Restaurants question survival, despite $29B in federal relief

46% say they need ongoing policies, such as an eviction moratorium, to remain open

New York /
Mar.March 24, 2021 11:45 AM
Andrew Rigie (Hospitality Alliance; iStock)

Andrew Rigie (Hospitality Alliance; iStock)

Despite some bailout money from Washington, New York City restaurants are foundering.

Forty-six percent say that they will not survive without financial aid, such as rent support, and ongoing policies, like an eviction moratorium, according to a survey of 401 restaurants and bars by the New York City Hospitality Alliance.

Most failed to turn a profit in 2020, and 75 percent of respondents saw sales decline by more than half. In January, half of the respondents saw a 90 percent or greater decline in average weekly sales compared to the same month last year.

“The survival of our restaurants and bars is essential to the economic recovery of New York City, so the continued number and nature of these struggling small businesses is alarming,” Andrew Rigie, executive director of the NYC Hospitality Alliance, said in a statement.

Restaurants received some relief in the recently passed federal stimulus, which provides $28.6 billion for eligible eateries in grants of up to $5 million.

The American Rescue Plan “was a crucial lifeline for thousands of our restaurants, but without a continuous and concerted effort at all levels of government to revive the industry, the chances of recovery for these businesses and the city will only diminish,” Rigie said.

Asked what they most needed help with, 49 percent of restaurants said rent and 41 percent said payroll.

The survey is the latest in a series of doom-and-gloom releases from the Hospitality Alliance during the pandemic. Its report last month found that 92% of restaurants could not make December rent.

In New York there have been some efforts by lawmakers to help restaurants, particularly with rent. Assembly member Harvey Epstein and Sen. Brad Hoylman introduced twin bills that would, in effect, Hospitality Alliance for some restaurateurs, The Real Deal reported last month.





    Related Articles

    arrow_forward_ios
    Hamptons businesses desperate for workers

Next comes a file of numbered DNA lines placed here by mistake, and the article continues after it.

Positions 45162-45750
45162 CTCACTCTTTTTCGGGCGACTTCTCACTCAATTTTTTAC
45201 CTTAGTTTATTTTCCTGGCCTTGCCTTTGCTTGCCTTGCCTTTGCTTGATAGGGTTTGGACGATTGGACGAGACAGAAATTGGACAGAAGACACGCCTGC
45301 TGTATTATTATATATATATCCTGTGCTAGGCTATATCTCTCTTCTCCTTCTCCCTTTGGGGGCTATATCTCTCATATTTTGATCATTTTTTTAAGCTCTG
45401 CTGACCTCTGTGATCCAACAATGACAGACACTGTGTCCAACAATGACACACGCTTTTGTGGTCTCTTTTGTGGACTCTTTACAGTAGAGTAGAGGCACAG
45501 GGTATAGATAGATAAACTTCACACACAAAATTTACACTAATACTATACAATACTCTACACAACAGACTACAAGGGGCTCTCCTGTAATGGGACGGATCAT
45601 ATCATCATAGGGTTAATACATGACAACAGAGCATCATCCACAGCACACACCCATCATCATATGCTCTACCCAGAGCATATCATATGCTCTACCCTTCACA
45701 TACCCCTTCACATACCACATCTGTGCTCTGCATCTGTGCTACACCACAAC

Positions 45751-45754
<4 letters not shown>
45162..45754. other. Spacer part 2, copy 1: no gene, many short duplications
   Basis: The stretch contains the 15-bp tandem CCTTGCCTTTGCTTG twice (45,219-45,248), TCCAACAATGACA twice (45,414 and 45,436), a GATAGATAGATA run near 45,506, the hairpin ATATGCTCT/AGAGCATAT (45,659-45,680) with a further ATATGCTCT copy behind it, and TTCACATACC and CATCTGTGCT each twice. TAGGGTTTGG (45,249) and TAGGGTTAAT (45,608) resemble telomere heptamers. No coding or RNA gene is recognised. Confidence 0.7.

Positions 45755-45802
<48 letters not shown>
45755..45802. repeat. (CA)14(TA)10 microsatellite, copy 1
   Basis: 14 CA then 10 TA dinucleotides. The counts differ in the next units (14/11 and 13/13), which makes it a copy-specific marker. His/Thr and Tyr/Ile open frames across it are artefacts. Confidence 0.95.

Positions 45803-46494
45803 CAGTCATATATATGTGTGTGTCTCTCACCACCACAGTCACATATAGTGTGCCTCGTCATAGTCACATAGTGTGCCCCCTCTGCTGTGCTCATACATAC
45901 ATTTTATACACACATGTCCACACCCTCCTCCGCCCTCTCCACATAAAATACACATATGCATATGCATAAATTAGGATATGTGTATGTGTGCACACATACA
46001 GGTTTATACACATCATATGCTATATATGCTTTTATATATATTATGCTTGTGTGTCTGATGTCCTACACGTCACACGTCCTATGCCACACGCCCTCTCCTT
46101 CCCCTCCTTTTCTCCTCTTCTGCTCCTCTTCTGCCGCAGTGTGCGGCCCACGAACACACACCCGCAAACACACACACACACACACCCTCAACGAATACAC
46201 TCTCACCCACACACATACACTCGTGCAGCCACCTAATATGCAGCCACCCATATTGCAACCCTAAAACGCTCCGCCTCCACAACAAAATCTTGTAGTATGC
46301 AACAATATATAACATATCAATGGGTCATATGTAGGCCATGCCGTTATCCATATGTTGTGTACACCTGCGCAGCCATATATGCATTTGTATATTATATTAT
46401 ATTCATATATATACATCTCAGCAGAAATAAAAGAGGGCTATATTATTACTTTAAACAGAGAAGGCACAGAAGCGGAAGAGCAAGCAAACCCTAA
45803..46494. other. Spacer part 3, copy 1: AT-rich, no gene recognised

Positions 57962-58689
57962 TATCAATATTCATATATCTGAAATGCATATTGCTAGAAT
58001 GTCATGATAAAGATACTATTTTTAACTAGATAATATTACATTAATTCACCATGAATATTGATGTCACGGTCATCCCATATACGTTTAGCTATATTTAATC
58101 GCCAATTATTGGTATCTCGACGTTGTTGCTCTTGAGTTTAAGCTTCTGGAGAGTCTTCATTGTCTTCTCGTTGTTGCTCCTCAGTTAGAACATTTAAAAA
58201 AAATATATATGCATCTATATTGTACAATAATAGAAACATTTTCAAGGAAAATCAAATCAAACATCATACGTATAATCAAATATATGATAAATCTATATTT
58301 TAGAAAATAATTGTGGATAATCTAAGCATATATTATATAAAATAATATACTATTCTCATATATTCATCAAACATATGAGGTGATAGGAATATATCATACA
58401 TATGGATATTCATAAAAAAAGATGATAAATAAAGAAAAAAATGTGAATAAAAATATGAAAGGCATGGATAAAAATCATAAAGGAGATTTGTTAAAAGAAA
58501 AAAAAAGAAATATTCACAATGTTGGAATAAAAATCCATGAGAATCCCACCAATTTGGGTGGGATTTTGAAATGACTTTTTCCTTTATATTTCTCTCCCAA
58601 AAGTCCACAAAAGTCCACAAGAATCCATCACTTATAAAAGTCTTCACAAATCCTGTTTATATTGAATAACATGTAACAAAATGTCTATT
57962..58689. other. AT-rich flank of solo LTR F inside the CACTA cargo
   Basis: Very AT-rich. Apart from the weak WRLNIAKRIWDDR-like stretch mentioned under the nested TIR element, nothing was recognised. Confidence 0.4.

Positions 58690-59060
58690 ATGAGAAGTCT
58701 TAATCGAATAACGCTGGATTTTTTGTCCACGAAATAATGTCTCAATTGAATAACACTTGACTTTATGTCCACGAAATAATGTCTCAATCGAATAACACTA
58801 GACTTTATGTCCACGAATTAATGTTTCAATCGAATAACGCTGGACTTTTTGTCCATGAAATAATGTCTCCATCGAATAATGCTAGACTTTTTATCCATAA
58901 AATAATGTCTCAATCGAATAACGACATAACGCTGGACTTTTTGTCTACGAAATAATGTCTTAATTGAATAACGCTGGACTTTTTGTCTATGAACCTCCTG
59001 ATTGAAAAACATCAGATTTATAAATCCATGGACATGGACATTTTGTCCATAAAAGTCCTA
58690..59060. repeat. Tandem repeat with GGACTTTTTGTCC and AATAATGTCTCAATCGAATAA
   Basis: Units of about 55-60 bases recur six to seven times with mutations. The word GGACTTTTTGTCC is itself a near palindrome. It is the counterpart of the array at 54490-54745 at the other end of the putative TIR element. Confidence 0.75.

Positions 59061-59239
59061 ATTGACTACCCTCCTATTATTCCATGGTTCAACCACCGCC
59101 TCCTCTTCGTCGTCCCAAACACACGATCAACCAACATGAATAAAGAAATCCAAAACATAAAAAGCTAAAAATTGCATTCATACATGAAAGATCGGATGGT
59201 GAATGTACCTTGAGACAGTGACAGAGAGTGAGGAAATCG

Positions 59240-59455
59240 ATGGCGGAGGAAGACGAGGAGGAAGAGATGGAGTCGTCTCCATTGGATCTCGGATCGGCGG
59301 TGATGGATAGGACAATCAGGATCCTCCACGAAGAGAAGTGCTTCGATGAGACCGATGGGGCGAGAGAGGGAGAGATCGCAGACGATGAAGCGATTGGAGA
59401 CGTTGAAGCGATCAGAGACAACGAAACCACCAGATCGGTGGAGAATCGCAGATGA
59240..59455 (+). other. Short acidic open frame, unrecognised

Hamptons businesses desperate for workers
    Hamptons businesses desperate for workers
    (iStock)
    Job recovery sputters, but hospitality & leisure add hiring
    Job recovery sputters, but hospitality & leisure add hiring
    Cushman & Wakefield CEO Brett White (Cushman)
    Cushman eyeing M&A opportunities post-pandemic
    Cushman eyeing M&A opportunities post-pandemic
    Andrew Yang (Getty, iStock)
    Yang targets vacant lots with $900 million tax plan
    Yang targets vacant lots with $900 million tax plan
    Ron Burkle and Andrew Zobler with The NoMad New York. (Google Maps, Getty)
    NoMad Hotel heads back to the auction block
    NoMad Hotel heads back to the auction block
    Donald Trump and 40 Wall Street (iStock, Sterlfilms/Wikimedia)
    40 Wall’s valuation chop means tax savings for Trump Org
    40 Wall’s valuation chop means tax savings for Trump Org
    Google CEO Sundar Pichai (Getty, iStock)
    Google’s hybrid model will allow 20% of employees to work remotely
    Google’s hybrid model will allow 20% of employees to work remotely
    Illustration of Amazon's Jeff Bezos (Photo illustration by Kevin Rebong for The Real Deal)
    No room in the warehouse: Amazon fuels shortage
    No room in the warehouse: Amazon fuels shortage
    arrow_forward_ios

    The Deal's newsletters give you the latest scoops, fresh headlines, marketing data, and things to know within the industry.

    Loading...